Seven years ago, Hakika DuBose used her $500 tax return to start a business unlike any other: stretching. Not yoga, not massage, but something in between, where she used her extensive knowledge of the body — acquired through years of experience as a dancer — to create a method of stretching the bodies of other people, to improve flexibility and lessen anxiety.
On March 1, after expanding her business to three studios worth nearly $1 million, she is poised to become the youngest female franchisor in the U.S.
“I’m the only millennial right now franchising their own business,” DuBose, 33, said. “I know why. It takes a long time to understand the franchise process. People develop that over years and decades. I chose to figure it out now early on in life. That’s helped me get to this point faster.”
DuBose is no stranger to blazing her own path. She’d just hit her one-year mark in a successful furniture sales role when her boss at the time jokingly said to his staff, “It’s really important you guys get along, because you spend more time with us than with your family.” Rather than encourage DuBose, this washed over her an overwhelming sense of sadness and dissatisfaction.
“My mother was a serial entrepreneur, and she always said ‘They’re not your boss, call them your employer.’ I started questioning the whole concept of the roles we play in life and challenging myself to play another one,” DuBose said.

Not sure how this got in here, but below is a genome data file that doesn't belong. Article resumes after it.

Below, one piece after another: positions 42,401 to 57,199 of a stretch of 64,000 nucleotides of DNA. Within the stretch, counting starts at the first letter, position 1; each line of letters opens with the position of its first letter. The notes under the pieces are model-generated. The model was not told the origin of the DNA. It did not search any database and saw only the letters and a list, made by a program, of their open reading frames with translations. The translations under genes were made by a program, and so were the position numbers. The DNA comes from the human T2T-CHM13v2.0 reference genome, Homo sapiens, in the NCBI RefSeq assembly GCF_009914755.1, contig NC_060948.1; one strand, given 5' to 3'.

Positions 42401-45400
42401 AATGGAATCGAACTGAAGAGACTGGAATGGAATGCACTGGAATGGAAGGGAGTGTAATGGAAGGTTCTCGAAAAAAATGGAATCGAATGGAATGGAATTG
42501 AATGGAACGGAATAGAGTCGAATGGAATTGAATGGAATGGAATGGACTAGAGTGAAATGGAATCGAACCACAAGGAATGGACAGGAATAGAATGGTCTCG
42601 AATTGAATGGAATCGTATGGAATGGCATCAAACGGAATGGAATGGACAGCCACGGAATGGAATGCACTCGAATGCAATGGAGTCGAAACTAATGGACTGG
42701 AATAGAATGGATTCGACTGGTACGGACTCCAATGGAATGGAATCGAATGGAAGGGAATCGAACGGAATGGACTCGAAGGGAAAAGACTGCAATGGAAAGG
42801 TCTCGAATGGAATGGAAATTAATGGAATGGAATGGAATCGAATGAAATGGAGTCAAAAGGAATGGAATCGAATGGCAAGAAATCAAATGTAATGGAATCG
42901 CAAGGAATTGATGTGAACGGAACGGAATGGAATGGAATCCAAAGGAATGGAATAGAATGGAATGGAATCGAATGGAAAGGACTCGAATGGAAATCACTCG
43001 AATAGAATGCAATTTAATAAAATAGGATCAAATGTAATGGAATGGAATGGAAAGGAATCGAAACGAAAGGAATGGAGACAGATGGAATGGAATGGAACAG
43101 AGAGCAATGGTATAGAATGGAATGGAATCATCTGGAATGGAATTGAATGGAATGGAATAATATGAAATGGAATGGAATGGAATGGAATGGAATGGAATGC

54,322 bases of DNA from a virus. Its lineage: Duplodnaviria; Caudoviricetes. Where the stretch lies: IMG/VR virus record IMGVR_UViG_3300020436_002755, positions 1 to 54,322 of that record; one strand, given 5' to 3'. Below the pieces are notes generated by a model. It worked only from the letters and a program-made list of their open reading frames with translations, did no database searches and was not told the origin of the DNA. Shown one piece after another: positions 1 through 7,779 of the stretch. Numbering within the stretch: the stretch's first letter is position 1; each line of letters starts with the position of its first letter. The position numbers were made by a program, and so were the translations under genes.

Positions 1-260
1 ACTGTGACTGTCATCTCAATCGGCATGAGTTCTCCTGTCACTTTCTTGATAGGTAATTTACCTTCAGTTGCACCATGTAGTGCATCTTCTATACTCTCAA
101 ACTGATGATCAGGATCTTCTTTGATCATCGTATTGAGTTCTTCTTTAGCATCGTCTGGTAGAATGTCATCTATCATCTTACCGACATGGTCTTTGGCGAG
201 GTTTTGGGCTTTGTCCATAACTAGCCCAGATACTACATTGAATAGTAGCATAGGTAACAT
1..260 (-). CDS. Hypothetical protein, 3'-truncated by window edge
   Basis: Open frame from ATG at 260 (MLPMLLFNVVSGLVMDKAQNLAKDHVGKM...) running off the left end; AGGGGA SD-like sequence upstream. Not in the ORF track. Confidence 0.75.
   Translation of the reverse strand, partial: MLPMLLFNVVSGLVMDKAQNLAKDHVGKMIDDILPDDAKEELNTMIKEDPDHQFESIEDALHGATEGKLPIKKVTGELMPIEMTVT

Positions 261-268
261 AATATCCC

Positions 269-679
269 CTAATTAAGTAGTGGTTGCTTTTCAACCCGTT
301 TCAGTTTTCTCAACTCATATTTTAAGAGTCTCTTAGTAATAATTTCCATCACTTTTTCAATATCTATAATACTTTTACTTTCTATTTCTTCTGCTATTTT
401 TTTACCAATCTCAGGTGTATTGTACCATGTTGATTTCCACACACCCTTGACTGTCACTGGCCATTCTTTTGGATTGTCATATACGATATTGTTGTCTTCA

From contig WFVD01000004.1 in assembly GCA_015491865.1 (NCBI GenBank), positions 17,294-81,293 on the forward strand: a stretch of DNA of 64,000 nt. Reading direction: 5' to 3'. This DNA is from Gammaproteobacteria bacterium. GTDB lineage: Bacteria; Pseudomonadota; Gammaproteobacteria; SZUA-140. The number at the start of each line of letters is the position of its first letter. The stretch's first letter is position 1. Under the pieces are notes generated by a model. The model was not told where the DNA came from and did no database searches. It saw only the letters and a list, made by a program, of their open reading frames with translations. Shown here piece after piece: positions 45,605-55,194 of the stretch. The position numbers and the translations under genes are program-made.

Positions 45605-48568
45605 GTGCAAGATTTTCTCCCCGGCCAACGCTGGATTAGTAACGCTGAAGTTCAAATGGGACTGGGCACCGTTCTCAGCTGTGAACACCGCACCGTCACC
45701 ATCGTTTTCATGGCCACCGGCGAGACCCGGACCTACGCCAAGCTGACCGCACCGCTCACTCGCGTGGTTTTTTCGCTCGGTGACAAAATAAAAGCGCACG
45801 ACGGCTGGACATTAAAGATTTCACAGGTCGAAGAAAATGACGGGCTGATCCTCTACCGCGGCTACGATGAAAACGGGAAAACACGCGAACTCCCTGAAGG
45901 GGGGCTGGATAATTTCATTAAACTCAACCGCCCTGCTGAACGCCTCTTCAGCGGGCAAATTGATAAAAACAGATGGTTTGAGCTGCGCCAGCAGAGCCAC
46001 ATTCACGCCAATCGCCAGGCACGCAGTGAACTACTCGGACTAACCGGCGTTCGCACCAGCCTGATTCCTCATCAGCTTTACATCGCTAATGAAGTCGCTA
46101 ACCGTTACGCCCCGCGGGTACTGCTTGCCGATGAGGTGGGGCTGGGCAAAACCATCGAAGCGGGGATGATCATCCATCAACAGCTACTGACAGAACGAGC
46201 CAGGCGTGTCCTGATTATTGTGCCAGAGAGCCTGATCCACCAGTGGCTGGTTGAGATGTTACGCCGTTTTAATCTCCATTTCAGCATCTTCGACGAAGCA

Growing up, DuBose had long planned to make a career out of her physicality. She began taking ballet at 12 to break free from crippling shyness, and fell so deeply in love with the art form that she majored in dance in college. A Bachelor of Science and Arts degree in dance from Montclair State University led her to professional dance and then acting, but when she started getting roles and getting deeper into the industry, she felt constricted.
She got sick of “the cattle calls,” where producers “bring 50 people who look just like you and then pick the one they want.” That’s what pushed her into sales, but her passion for the human body and an urge to do something no one else had done pushed her to think outside the box into creating something a bit more … flexible.
After a brief flirtation with the idea of teaching Pilates only to realize she couldn’t afford the high price of training, she came up with the idea to stretch people in the ways her dance experience and college anatomy curriculum deemed beneficial.